Lake Hayq or Lake Haik is a freshwater lake of Ethiopia. It is located north of Dessie, in the Debub Wollo Zone of the Amhara Region; the town of Hayq is to the west of the lake. Lake Hayq is 6.7 km long and 6 km wide, with a surface area of 23 km². It is at an elevation of 2,030 meters above sea level, it is one of two lakes in the Tehuledere woreda. According to a local legend, the lake was created to avenge a pregnant woman, wronged by a princess. God was angered by this injustice, in his wrath turned all of the land surrounding the woman into the water forming a lake, destroying the princess along with her friends and family in the process. Where the pregnant woman was sitting became an island where Istifanos Monastery, founded in the middle of the 13th century by Iyasus Mo'a, is located. A former student of Iyasus Mo'a, Tekle Haymanot, went on to found the monastery of Debra Asbos in Shewa. Tekle Haymanot was one of five bright young religious students who became the "five lights of Christianity" for the south of Ethiopia.
Iyasus Mo'a played a role in Yekuno Amlak's overthrow of the Zagwe dynasty, helped restore the Solomonic dynasty. Upon Yekuno Amlak's ascension to the throne, Istifanos Church became Istifanos Monastery; the church was established around the 8th century during the Axumite era and was the first one in what was the Amhara province. The events surrounding its establishment, are not clear; some legends suggest that there was an Aksumite palace in Ambasselle opposite the modern Istifanos monastery, located on the opposite side of the Lake Hayq. Imam Ahmad Gragn looted and burned this church in November, 1531; the ruins of the church are still visible, the legend states that the kings and princes who lived in that palace established the church. The first known European to view the lake was Francisco Álvares, who passed near it 21 September 1520, he mentions the lake had hippopotamuses and catfish, the land around it was planted in lemons and citrons
Southern Nations, Nationalities, and Peoples' Region
Southern Nations and Peoples' Region is one of the nine ethnically based regional states of Ethiopia. It was formed from the merger of five kililoch, called Regions 7 to 11, following the regional council elections on 21 June 1992, its capital is Awasa. The SNNPR borders Kenya to the south, the Ilemi Triangle to the southwest, South Sudan to the west, the Ethiopian region of Gambela to the northwest, the Ethiopian region of Oromia to the north and east. Besides Awasa, the region's major cities and towns include Sodo, Arba Minch, Chencha, Irgalem, Mizan Teferi, Welkite, Durame and Worabe. Based on the 2007 Census conducted by the Central Statistical Agency of Ethiopia, the SNNPR has an estimated total population of 14,929,548, of whom 7,425,918 were men and 7,503,630 women. 13,433,991 or 89.98% of the population are estimated to be rural inhabitants, while 1,495,557 or 10.02% are urban. With an estimated area of 105,887.18 square kilometers, this region has an estimated density of 141 people per square kilometer.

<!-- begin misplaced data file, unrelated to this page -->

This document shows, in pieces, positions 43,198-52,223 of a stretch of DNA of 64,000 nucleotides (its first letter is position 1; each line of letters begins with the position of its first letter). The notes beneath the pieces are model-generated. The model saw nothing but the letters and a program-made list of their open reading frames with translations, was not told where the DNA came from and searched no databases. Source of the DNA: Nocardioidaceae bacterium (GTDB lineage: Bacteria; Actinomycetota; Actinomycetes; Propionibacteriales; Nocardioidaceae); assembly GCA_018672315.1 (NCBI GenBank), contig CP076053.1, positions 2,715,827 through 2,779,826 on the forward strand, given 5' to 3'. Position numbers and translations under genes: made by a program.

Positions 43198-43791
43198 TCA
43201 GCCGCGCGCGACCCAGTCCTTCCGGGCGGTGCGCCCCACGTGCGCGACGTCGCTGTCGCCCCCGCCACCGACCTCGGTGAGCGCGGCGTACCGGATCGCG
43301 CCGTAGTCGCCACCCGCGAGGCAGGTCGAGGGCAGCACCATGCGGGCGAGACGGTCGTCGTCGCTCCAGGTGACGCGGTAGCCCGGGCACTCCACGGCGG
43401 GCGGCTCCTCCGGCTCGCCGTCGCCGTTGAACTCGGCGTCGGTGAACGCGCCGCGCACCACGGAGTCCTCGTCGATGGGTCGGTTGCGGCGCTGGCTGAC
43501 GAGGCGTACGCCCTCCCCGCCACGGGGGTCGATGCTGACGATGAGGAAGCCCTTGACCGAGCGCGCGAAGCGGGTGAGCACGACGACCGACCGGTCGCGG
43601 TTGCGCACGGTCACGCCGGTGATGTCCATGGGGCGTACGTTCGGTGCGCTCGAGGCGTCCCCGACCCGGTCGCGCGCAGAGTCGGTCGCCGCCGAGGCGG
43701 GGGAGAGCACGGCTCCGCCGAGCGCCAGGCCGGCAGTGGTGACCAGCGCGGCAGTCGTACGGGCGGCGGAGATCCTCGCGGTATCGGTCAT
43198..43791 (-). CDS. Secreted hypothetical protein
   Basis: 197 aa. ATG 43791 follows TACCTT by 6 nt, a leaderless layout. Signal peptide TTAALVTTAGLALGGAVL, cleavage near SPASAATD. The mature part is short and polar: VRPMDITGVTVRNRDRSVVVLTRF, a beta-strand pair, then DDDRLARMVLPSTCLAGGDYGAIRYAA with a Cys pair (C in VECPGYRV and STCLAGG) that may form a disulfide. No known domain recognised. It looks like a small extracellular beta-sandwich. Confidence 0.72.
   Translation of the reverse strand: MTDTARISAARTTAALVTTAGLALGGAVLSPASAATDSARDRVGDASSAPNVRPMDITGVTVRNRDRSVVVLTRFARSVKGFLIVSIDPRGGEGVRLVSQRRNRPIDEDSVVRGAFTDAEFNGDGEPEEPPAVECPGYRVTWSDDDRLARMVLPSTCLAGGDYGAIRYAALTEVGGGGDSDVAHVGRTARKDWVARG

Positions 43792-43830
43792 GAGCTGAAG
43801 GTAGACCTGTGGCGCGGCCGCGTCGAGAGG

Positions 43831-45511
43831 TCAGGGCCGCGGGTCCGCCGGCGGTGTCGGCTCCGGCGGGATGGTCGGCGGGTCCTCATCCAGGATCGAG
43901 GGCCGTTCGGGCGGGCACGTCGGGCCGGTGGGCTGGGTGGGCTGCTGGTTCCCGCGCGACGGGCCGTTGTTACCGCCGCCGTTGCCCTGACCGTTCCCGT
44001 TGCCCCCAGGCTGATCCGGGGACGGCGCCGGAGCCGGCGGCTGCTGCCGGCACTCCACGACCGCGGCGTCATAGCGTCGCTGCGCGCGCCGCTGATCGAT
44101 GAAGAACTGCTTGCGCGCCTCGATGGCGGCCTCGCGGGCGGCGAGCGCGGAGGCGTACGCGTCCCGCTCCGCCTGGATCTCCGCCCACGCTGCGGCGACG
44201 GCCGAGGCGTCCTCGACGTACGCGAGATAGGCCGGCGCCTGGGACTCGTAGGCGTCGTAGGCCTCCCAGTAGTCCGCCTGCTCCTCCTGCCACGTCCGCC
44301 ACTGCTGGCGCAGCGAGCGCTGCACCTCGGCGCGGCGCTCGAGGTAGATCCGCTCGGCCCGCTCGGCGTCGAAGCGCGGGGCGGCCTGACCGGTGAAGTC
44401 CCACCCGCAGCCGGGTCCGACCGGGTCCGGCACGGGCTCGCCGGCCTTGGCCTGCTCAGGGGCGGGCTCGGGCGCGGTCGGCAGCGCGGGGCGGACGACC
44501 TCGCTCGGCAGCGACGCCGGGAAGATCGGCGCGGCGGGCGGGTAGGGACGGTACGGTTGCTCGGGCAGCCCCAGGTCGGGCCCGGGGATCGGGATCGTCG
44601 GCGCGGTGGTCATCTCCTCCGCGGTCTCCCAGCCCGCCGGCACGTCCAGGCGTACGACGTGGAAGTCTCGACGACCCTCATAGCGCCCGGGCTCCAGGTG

For the entire region 3,110,995 households were counted, which results in an average for the region of 4.8 persons to a household, with urban households having on average 3.9 and rural households 4.9 people. The projected population for 2017 was 19,170,007. In the previous census, conducted in 1994, the region's population was reported to be 10,377,028 of whom 5,161,787 were men and 5,215,241 were women. At the time of the census, the rural population of the Region accounted for 93.2% of the total population. Semien Omo and Gurage were the three zones with the highest population; the population is concentrated in eastern and central part of the SNNPR while the western and southern part of the region is sparsely populated. The SNNPR Water Resources Bureau announced that as of the fiscal year ending in 2006, they had increased the area of the region that had access to drinkable water to 54% from 10–15% 15 years ago. In August 2008, the head of public relations for the Bureau, Abdulkerim Nesru, announced that 94 million birr had been spent to further increase the availability of drinkable water in the region from 58% in the previous year to 63.6%.
Priority was given to certain zones, such as Sidama and Gurage, as well as the Alaba special woreda and several resettlement areas. Values for other reported common indicators of the standard of living for the SNNPR as of 2005 include the following: 10.7% of the inhabitants fall into the lowest wealth quintile. The SNNPR, being an amalgam of the main homelands of numerous ethnicities, contains over 45 indigenous ethnic groups. All ethnicitiesThe ethnicities native to the SNNPR, with percentages of the population as reported in the 2007 national census and organized by linguistic grouping, include: The 2007 census reported that the predominantly spoken mother tongue languages include Sidama, Hadiya, Gurage languages, Gamo and Amharic. Other languages spoken in the State include Kambaata, Goffa and Dima; the 1994 census reported that the predominantly spoken languages include Sidamigna, Welayta, Hadiyigna and Kembatigna. Other languages spoken in the State include Gamoigna, Mello and Gedeo. Amharic is still the working language although most pupils get eight years of primary education in their home language and all secondary and further education is in English.